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But even she thinks that's unlikely. The two municipalities have never discussed the idea, and the City of West Palm Beach has never had any official discussion of annexing the small town. "It's purely speculation and rumor," says West Palm Beach City Commissioner Howard Warshauer.
Since Mangonia Park was founded, residents have always kept their distance from West Palm Beach. Theirs is the kind of "quiet" town, not city, where police officers know the residents so well that, when someone does something wrong, an officer sits down with the culprit rather than "go whopping on their head," as Thomas puts it. The residents all know each other; they tend to get along and reminisce about Christmases in the old firehouse and town picnics, Thomas claims. He, like others, does recognize, however, that they've paid a price by letting so many businesses move into town.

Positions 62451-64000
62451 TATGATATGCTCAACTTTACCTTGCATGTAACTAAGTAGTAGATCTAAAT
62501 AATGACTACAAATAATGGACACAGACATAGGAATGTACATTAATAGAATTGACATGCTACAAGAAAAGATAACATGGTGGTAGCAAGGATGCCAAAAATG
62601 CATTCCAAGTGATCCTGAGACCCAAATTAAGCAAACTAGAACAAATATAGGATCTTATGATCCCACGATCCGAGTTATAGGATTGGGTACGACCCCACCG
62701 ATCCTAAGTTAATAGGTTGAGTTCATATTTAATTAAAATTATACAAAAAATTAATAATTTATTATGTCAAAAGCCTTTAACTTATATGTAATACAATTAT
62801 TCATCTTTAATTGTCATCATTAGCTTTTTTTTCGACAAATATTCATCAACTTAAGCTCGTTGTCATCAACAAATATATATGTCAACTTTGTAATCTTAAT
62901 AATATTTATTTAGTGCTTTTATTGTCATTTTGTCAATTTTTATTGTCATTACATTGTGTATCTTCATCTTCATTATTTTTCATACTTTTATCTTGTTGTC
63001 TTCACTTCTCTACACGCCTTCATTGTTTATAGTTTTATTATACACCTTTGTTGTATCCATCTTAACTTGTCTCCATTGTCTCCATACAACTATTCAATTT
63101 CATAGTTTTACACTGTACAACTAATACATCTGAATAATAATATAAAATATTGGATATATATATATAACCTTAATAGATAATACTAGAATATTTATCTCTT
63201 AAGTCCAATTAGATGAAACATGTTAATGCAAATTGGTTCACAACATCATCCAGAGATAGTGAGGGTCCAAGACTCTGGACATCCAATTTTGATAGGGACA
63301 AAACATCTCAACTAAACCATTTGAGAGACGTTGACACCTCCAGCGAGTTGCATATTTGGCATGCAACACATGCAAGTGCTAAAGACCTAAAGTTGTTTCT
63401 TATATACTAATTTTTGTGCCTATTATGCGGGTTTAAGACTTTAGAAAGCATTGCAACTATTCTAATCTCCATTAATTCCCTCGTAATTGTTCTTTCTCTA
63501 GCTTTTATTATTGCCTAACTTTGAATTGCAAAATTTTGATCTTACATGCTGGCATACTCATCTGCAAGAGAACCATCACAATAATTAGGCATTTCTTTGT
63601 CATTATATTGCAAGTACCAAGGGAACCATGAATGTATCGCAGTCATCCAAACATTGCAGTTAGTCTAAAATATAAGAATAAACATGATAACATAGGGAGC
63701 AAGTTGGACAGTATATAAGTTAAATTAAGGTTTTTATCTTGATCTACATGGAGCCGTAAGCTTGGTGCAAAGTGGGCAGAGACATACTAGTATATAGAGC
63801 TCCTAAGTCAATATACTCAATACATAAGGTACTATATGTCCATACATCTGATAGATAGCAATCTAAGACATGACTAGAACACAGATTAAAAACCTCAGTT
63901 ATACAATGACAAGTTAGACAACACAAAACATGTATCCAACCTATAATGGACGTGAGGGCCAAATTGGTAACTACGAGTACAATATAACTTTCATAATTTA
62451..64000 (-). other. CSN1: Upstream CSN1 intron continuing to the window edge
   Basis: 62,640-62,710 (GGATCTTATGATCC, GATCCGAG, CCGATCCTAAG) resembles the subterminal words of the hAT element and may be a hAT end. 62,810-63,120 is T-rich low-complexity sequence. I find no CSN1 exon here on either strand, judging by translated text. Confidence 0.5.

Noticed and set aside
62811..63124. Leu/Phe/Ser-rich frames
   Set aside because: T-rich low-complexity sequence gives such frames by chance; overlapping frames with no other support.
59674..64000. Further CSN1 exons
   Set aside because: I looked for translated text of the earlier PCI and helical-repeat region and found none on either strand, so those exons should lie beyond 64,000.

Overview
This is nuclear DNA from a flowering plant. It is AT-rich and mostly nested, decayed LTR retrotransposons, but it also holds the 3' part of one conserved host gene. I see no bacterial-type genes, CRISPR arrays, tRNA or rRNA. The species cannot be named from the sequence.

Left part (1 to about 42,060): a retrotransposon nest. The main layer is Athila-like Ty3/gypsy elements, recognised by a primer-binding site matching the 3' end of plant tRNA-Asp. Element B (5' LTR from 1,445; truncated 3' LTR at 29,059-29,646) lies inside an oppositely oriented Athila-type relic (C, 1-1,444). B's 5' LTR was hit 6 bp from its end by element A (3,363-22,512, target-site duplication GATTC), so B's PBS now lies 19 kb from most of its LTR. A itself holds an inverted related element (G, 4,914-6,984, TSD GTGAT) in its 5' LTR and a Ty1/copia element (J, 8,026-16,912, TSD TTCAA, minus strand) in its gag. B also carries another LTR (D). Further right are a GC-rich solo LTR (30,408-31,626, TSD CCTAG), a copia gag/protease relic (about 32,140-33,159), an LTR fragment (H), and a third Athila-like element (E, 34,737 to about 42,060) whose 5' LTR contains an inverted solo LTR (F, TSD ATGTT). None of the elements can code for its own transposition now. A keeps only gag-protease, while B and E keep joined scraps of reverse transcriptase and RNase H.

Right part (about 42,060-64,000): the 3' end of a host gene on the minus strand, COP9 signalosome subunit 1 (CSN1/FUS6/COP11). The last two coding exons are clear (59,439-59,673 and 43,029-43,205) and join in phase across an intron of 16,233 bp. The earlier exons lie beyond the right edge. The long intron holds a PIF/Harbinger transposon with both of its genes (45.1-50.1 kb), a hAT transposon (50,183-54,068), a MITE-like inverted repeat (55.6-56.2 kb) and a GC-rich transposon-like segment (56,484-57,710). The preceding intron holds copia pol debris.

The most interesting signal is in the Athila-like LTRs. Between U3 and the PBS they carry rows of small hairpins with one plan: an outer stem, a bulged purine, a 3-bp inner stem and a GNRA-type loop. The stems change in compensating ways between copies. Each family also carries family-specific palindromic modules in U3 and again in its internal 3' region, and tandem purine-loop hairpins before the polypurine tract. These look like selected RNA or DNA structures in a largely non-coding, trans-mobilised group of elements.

Betty Thomas says, "We like it because it's quiet here. Except when it's noisy."
As a result nobody's terribly concerned about a jail moving into town. Most won't even see it from where they live, and they honestly believe the detention center will provide some residents with jobs and the town as a whole with much-needed revenue. That's the important thing.
It's late afternoon on a weekday, and, as residents begin to return home from work, it does actually get quiet in the Thomas' Mangonia Hills neighborhood. Seven of Thomas' 14 grandchildren, some visiting for the afternoon, play in the living room, where their own parents grew up, and watch videos on TV before dinner.
"I think we have a nice little town here, and I would like to keep it like that," Thomas says. "I could go out right now and leave my door open for three hours and nothing would happen. I could leave my lawn mower out in the lawn, and nothing would happen. You can't say that about everywhere. You can't say that about West Palm Beach.